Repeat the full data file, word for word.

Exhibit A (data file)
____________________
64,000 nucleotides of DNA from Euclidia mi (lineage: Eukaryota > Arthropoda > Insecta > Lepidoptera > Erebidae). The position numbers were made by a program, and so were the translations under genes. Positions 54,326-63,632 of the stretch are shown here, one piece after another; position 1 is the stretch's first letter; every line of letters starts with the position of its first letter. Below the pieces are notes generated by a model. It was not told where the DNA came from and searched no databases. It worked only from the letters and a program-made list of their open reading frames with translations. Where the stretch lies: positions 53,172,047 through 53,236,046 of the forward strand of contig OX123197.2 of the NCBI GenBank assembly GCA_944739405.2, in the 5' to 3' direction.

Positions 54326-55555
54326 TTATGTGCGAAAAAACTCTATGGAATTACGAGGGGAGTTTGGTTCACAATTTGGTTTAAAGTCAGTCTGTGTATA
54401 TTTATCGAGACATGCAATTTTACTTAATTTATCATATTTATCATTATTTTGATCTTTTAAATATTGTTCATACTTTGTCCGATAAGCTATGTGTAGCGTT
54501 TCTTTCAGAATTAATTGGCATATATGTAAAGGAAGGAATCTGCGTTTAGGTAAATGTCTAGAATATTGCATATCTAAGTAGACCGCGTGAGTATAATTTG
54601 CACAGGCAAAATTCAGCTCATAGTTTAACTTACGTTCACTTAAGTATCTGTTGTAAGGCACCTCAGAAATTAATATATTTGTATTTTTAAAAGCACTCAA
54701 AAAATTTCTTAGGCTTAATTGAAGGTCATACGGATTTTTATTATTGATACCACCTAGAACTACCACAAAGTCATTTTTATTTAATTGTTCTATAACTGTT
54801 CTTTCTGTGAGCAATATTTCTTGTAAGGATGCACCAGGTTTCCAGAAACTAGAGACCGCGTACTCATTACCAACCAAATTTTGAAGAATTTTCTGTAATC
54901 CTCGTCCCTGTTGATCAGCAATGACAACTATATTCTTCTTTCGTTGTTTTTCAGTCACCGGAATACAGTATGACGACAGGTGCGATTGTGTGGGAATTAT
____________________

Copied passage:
64,000 nucleotides of DNA from Euclidia mi (lineage: Eukaryota > Arthropoda > Insecta > Lepidoptera > Erebidae). The position numbers were made by a program, and so were the translations under genes. Positions 54,326-63,632 of the stretch are shown here, one piece after another; position 1 is the stretch's first letter; every line of letters starts with the position of its first letter. Below the pieces are notes generated by a model. It was not told where the DNA came from and searched no databases. It worked only from the letters and a program-made list of their open reading frames with translations. Where the stretch lies: positions 53,172,047 through 53,236,046 of the forward strand of contig OX123197.2 of the NCBI GenBank assembly GCA_944739405.2, in the 5' to 3' direction.

Positions 54326-55555
54326 TTATGTGCGAAAAAACTCTATGGAATTACGAGGGGAGTTTGGTTCACAATTTGGTTTAAAGTCAGTCTGTGTATA
54401 TTTATCGAGACATGCAATTTTACTTAATTTATCATATTTATCATTATTTTGATCTTTTAAATATTGTTCATACTTTGTCCGATAAGCTATGTGTAGCGTT
54501 TCTTTCAGAATTAATTGGCATATATGTAAAGGAAGGAATCTGCGTTTAGGTAAATGTCTAGAATATTGCATATCTAAGTAGACCGCGTGAGTATAATTTG
54601 CACAGGCAAAATTCAGCTCATAGTTTAACTTACGTTCACTTAAGTATCTGTTGTAAGGCACCTCAGAAATTAATATATTTGTATTTTTAAAAGCACTCAA
54701 AAAATTTCTTAGGCTTAATTGAAGGTCATACGGATTTTTATTATTGATACCACCTAGAACTACCACAAAGTCATTTTTATTTAATTGTTCTATAACTGTT
54801 CTTTCTGTGAGCAATATTTCTTGTAAGGATGCACCAGGTTTCCAGAAACTAGAGACCGCGTACTCATTACCAACCAAATTTTGAAGAATTTTCTGTAATC
54901 CTCGTCCCTGTTGATCAGCAATGACAACTATATTCTTCTTTCGTTGTTTTTCAGTCACCGGAATACAGTATGACGACAGGTGCGATTGTGTGGGAATTAT